Young Desire and Cuperior
A young collector pushing young artists to be seen and heard.
Hungry for painting, Oliver Elst is dedicated to his freshly created collection focused Africa, its diaspora and contemporary art.
Oliver Elst, German car designer and now expat of China, entered the world of art collecting just three years ago and has already established a very clear idea of his approach. His favourite medium is painting and specifically that of emerging and dynamic artists from Africa, where diaspora is a central term. His fascination with Africa, Elst recognised a huge potential aligned with what he feels to be a shift in the artworld “giving the continent the attention it deserves”. Contemporary African art has and is gaining a much larger value and presence internationally, facilitating an uninhibited movement to grow.
Oliver Elst has traveled to and explored around South Africa, developing a vibrant love of the continents arts and culture. He feels confident when it comes to selecting artworks and positions for his collection, armed with his professional background in the design industry and his university days of painting and nude drawing. He carefully selects works not as singular objects, but rather by envisaging a piece amongst his collection as whole, as if to “imagine you are the curator of a museum show”. Elst likes to consolidate his selections with further background research about the artist, combining his instinct with the critical.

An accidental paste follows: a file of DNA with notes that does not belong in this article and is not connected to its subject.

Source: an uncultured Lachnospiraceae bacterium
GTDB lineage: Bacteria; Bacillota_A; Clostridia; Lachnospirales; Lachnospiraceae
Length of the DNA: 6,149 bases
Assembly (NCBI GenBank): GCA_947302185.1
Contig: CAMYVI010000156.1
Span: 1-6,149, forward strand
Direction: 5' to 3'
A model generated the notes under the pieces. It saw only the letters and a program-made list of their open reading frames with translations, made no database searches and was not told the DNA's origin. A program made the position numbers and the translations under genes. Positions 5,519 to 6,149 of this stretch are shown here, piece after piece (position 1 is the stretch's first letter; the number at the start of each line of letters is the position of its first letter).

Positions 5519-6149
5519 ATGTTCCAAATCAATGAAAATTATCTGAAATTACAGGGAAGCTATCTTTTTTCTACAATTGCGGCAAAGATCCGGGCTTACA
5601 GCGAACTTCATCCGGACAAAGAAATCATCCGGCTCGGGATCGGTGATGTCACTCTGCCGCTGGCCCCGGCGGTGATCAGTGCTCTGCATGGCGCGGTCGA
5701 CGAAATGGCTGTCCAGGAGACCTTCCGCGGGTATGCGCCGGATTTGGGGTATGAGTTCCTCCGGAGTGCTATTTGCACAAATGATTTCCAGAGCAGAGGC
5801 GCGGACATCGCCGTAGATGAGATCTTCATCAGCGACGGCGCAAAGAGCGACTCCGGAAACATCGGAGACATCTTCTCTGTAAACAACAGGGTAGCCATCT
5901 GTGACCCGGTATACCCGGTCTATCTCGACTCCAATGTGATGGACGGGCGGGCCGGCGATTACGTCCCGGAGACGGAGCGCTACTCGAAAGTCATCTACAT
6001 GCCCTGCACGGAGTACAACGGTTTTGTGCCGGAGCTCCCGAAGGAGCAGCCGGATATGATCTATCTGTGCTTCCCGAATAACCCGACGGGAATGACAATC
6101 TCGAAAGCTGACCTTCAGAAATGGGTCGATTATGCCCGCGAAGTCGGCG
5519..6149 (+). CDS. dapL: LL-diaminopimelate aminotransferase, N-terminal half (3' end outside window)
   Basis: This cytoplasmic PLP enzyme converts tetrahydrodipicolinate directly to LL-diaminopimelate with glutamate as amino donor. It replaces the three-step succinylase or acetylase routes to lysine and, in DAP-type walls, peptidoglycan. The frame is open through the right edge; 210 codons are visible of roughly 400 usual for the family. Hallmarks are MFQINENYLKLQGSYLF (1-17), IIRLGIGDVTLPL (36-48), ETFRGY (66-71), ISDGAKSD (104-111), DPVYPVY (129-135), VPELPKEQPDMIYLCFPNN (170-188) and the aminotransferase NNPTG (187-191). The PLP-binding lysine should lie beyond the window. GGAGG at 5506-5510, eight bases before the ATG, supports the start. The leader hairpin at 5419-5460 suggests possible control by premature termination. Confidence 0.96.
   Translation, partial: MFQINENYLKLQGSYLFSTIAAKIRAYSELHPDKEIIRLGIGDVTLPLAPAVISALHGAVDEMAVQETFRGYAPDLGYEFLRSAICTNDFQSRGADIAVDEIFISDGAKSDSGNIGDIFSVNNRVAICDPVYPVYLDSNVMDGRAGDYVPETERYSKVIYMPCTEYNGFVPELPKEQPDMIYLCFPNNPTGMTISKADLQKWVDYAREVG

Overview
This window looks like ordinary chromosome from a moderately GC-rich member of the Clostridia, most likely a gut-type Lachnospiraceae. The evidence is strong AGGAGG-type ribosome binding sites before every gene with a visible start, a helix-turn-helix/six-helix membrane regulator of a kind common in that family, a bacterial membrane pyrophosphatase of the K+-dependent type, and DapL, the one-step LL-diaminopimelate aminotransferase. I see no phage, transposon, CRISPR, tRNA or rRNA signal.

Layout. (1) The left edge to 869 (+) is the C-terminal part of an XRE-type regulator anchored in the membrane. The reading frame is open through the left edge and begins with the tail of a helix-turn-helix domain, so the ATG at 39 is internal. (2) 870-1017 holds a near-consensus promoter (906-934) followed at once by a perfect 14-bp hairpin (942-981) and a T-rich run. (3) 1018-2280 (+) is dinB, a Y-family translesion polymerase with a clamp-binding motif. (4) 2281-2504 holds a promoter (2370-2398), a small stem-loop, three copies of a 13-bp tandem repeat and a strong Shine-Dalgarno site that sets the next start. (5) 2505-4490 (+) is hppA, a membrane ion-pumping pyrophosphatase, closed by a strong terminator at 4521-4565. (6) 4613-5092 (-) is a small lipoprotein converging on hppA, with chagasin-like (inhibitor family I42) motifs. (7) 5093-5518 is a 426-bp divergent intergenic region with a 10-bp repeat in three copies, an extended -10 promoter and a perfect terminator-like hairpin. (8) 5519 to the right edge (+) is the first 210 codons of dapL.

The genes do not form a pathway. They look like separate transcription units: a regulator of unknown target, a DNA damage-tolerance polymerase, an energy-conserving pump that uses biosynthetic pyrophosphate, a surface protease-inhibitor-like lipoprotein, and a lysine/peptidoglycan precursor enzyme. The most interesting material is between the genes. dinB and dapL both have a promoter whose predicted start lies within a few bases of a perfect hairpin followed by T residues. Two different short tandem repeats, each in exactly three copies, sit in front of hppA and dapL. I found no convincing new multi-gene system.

On that note, Oliver Elst has a particular reasoning behind his collections name. The term “Cuperior” is a combination of the Latin word ‘cupere’ meaning ‘desire’ and ‘prior’ as in precursor. Drawing upon desire is exactly his feeling when selecting artists and finding masterpieces to build his collection. In supporting younger artists (alongside established positions), they may enter the Cuperior Collection just having completed their studies or following their first solo show. Elst wanted to clearly include his target and philosophy in the collections name, rather than a pure personal name.